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About Fuseball

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    Combat Commando

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    London, England
  1. Wow! Amazing selection of pinballs there. Although the site didn't mention them much I spotted some great video games too - Tempest, Centipede, Major Havoc, Black Widow, Food Fight...
  2. Well there are pictures of the Electrocoin Goliath here... http://electrocoin.uk.com/goliath/ The other generic cabs I can remember were usually black ash woodgrain sides with no distinguishing features. You got a marquee if you were lucky!
  3. Not got the machine in the house here to check the exact score. I've been just over 200K a couple of times in 20 years, but that's it. This is on factory settings. I used to score much higher on a machine in a London arcade, but I realised when I got my own machine that it was set at a much lower difficulty and was a *lot* more generous with extra lives than it should have been. It's fun to set it to give out loads of extra lives, just to see how insanely murderous it gets later on. Whoever had the idea of the Void Zone is a sadist!
  4. Now that really is depressing. In some ways a vector monitor is easier to repair than a raster one, and out of necessity collectors have been fixing them for years so there is a lot of good information out there on how to troubleshoot them. I personally know very little about electronics but I managed to troubleshoot and repair a Wells Gardner colour vector monitor without much trouble and had it hooked up in my Star Wars upright in no time. I managed to get the original Amplifone monitor in the Star Wars going but the red colour gun in the tube had gone. For years we thought that raster monitors would be around forever so it was cheaper and easier to replace them than fix them. Now even they are becoming a commodity. Still, that Tempest would make a beautiful dedicated cab again...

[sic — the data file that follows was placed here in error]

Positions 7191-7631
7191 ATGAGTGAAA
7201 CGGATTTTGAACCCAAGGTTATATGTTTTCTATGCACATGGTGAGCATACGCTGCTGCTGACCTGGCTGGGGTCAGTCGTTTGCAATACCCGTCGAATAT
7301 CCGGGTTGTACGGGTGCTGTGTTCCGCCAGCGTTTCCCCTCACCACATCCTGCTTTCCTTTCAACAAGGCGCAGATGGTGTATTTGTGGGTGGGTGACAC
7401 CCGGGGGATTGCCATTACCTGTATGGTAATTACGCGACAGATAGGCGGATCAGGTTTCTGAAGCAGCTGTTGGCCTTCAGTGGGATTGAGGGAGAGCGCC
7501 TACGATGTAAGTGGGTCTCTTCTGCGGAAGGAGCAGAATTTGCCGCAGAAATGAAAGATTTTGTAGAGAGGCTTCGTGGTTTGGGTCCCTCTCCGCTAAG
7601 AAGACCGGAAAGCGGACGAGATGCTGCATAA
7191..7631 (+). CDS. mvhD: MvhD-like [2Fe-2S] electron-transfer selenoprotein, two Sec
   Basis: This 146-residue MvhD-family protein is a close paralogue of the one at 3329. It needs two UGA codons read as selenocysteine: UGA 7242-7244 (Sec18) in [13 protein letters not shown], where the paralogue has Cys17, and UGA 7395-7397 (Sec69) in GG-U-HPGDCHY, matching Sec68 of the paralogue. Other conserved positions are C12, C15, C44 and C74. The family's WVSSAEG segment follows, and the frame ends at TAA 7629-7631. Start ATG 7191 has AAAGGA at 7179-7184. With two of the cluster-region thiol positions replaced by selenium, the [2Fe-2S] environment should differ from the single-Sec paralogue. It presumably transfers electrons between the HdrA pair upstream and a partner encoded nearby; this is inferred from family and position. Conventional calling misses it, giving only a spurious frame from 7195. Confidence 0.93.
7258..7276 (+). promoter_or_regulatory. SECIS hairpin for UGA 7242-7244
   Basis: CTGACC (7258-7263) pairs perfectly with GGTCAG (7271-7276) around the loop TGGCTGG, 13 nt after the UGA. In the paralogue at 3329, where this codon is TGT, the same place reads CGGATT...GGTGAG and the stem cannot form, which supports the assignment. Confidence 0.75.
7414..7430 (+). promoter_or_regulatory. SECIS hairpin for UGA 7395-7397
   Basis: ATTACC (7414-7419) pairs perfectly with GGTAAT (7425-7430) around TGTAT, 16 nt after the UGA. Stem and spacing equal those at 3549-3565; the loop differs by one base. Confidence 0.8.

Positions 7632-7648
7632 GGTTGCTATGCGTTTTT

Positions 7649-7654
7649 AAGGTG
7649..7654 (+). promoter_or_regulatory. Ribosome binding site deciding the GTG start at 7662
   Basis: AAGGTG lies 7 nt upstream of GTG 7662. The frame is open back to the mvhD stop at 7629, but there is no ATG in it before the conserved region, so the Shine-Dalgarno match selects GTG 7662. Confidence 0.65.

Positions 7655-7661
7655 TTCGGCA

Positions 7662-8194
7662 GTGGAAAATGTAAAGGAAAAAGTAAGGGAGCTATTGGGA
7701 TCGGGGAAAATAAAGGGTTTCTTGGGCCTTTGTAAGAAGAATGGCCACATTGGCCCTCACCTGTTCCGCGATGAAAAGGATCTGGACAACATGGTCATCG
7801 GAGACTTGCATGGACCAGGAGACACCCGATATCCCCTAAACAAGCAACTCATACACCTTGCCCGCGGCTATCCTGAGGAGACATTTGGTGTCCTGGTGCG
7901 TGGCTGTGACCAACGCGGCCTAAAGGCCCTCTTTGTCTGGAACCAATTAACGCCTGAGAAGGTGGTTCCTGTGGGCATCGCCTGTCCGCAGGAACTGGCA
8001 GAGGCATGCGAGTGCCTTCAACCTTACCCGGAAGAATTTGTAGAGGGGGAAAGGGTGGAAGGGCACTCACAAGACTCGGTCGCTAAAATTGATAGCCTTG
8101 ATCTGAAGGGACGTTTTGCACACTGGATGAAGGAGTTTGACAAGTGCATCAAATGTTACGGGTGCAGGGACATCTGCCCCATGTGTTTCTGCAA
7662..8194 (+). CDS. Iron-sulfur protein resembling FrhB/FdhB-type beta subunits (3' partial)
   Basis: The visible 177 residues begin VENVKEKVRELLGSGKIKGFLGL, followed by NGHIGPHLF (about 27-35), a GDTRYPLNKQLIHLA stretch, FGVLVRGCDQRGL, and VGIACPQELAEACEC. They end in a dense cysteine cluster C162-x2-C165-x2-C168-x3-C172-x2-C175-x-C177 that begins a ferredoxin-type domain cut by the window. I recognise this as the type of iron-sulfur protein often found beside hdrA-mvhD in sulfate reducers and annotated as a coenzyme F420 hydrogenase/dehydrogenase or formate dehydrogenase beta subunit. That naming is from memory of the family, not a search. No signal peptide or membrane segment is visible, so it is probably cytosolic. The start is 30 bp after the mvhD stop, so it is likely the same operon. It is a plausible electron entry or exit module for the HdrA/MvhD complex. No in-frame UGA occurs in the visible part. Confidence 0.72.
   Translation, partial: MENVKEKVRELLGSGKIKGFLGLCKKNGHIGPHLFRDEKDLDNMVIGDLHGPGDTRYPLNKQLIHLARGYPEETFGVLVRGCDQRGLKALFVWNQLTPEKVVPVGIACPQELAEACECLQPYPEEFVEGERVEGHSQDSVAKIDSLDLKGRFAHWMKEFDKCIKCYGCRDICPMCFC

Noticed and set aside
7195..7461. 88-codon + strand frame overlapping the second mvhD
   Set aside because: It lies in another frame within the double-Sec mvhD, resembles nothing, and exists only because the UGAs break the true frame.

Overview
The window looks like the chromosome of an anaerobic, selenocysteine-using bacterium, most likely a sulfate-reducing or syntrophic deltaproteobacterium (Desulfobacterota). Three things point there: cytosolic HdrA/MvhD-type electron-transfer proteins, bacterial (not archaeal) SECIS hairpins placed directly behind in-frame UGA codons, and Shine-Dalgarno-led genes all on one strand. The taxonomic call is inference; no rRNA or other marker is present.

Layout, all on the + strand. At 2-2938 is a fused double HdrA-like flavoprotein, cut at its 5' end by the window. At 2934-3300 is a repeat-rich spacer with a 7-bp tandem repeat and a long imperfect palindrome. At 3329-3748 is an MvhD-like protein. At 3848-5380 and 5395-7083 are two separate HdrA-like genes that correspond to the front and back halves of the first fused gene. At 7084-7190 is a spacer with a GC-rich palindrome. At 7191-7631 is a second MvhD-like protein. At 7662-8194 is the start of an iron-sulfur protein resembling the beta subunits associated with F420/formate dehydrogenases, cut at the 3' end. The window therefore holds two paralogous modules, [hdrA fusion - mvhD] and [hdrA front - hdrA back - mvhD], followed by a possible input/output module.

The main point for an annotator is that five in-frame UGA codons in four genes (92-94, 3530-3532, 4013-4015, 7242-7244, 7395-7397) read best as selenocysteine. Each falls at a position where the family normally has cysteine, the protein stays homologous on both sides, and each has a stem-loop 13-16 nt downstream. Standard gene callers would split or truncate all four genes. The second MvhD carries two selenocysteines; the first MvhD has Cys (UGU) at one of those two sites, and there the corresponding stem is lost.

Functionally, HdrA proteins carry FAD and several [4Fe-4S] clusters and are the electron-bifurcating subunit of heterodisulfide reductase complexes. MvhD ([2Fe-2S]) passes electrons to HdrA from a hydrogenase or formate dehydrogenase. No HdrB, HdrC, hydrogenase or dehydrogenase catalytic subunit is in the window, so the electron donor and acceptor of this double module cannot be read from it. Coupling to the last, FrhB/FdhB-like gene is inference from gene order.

5. Another vote for Sinistar. Pretty much any "hard" game, such as Defender or Robotron, you can learn techniques and get really good at... but not Sinistar. It was the first coin-op I owned (about 20 years ago now) and I still have it, but I've never really gotten any better at playing it. It says a lot that the Twin Galaxies tournament settings are actually easier than the default factory settings! I've always struggled with Donkey Kong Jr. Something about it just doesn't click with me and before I know it, I'm dead. Super Cobra was pretty evil too.
  6. For a Space Program themed game I would go for Space Shuttle. It's about the right vintage to get a balance of easily playable and cool features. Absolutely amazing sound as well. Setting off all the bells and flashers is still such a buzz. I personally love F14 Tomcat, but it is very fast and potentially a bit intimidating for newcomers. 4-ball multiball (with spinning backbox lights) is brilliant though. Of the early DMD games I like The Getaway. Again it's that balance of being approachable but also with some good longer-term challenges to keep playing for. It's fast but open and unlike a lot of later games that stop and start (Twilight Zone!), it keeps you busy and engaged all the time. Theatre of Magic is great for much the same reasons. Fast flowing shots that are *so* satisfying when you pull them off.